This is the first in a series on Cruelty Free Supply Chains.
Most egg-laying hens in the U.S. are housed in cages which are only about the size of a piece of paper. The Humane Society of the U.S. (HSUS) calls cage laying hens "among the most intensively confined animals in agribusiness." Hens raised in cage-free systems are allowed to walk, spread their wings and lay their eggs in nests. Most cage-free hens live on farms, according to the HSUS, that are audited by certification programs that mandate hens have areas for normal chicken behavior, namely perching and dust-bathing.
Aramark, a global food services company, is the latest company to announce it will source all its shell eggs in the U.S. from cage-free hens. The company's target date for going cage-free is by the end of 2014. Aramark buys about 30 million eggs a year in the U.S., so its commitment will have an impact. Presently, eggs from cage-free hens are available for Aramark's clients, but only as an option. As the company states on its website, "For quite some time, Aramark has offered cage-free eggs to any client that wants them, and in fact, has helped many of its clients make the switch to cage-free eggs at their locations."
Aramark also recently announced that it is committed to eliminating sow gestation crates from its U.S. pork supply chain by 2017. It is the largest food service company to make commitments to sourcing eggs from cage free hens and gestation-free pork. Both commitments were made in collaboration with the HSUS.
This commitment to source shell eggs from cage-free hens, along with our recent commitment to eliminate pork from animals bred in gestation crates, helps move our industry toward an even stronger commitment to animal welfare," said Kathy Cacciola, Aramark’s Senior Director of Environmental Sustainability.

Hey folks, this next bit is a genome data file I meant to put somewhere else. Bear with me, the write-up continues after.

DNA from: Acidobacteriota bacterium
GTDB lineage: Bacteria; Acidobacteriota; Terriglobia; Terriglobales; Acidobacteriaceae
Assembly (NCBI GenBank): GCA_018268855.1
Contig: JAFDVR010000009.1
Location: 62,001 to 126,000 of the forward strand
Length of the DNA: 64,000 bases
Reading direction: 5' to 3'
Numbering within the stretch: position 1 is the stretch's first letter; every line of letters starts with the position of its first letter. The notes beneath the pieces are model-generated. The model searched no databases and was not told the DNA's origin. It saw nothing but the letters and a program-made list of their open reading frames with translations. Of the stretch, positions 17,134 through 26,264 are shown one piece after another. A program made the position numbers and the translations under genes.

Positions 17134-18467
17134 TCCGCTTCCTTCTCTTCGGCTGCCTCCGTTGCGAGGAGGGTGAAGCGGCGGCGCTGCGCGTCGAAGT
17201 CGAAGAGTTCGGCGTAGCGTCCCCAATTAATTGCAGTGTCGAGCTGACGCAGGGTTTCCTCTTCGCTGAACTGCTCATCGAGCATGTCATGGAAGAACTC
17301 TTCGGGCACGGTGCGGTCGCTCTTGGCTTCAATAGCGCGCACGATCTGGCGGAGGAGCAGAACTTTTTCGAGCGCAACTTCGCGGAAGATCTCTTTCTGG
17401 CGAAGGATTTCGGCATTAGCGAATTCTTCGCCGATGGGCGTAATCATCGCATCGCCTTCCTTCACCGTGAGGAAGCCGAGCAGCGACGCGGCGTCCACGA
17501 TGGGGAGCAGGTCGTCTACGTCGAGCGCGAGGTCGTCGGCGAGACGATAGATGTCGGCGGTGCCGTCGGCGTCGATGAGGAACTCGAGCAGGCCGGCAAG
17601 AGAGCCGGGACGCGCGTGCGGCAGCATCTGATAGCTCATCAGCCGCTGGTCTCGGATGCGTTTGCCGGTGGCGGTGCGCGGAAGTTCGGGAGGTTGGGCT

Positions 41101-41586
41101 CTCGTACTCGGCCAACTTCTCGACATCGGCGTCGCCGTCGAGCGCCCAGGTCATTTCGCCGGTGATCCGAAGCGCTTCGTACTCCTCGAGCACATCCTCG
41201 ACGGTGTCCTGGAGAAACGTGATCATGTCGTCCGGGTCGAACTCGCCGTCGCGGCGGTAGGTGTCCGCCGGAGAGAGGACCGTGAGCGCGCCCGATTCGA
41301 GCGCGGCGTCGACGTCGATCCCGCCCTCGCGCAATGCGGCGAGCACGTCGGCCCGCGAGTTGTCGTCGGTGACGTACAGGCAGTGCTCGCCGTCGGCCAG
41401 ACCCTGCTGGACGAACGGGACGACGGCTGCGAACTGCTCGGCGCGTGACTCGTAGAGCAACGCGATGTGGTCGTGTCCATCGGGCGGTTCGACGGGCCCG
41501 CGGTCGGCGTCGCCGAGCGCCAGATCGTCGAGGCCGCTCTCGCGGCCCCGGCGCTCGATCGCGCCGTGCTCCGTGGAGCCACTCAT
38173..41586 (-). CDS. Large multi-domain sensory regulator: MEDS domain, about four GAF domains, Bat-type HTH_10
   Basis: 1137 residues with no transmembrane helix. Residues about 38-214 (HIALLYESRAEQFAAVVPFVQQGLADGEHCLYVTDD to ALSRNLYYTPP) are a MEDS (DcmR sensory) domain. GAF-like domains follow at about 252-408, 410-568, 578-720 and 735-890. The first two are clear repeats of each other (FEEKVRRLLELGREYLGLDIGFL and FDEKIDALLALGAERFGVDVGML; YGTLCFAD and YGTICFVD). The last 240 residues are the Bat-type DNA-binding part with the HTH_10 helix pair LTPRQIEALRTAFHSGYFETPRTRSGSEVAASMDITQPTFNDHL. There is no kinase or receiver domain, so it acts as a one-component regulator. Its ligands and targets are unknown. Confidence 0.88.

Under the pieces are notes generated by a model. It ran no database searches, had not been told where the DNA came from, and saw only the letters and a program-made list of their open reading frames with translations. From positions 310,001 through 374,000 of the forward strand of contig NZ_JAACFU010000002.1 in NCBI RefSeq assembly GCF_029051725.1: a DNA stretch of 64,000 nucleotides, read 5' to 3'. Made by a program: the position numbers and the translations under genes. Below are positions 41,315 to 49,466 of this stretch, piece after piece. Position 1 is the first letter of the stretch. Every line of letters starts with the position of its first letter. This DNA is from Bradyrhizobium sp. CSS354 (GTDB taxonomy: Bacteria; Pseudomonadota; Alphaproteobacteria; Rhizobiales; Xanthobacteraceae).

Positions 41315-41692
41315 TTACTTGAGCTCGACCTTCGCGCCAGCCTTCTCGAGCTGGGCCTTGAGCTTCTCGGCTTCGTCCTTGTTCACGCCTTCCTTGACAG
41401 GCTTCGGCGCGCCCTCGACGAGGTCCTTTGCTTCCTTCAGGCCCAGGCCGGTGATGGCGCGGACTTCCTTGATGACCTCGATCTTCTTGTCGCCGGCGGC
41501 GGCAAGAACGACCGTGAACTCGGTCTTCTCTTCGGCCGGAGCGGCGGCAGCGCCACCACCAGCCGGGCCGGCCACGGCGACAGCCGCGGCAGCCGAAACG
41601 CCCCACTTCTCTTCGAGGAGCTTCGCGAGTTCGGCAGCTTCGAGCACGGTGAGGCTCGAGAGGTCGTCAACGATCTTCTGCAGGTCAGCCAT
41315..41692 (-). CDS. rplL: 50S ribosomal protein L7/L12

We appreciate ARAMARK’s commitment to improve animal welfare through sourcing practices within its supply chain,” said Josh Balk, director of corporate policy for the Humane Society of the United States. “ARAMARK is further proving that creating humane-minded policies is good for animals, consumers, and business.
A congressional bill introduced in January 2012, would create a national standard for the housing and treatment of egg-laying. Called the Egg Products Inspection Act Amendments, the bill, if passed, would require that the space hens are housed in increase, and would also require that they have areas that allow them to do what is normal chicken behavior. The bill was referred to the Subcommittee on Livestock, Dairy, and Poultry in February 2012, where it languishes.
Image source: Flickr user, petercooperuk
Gina-Marie is a freelance writer and journalist armed with a degree in journalism, and a passion for social justice, including the environment and sustainability. She writes for various websites, and has made the 75+ Environmentalists to Follow list by Mashable.com.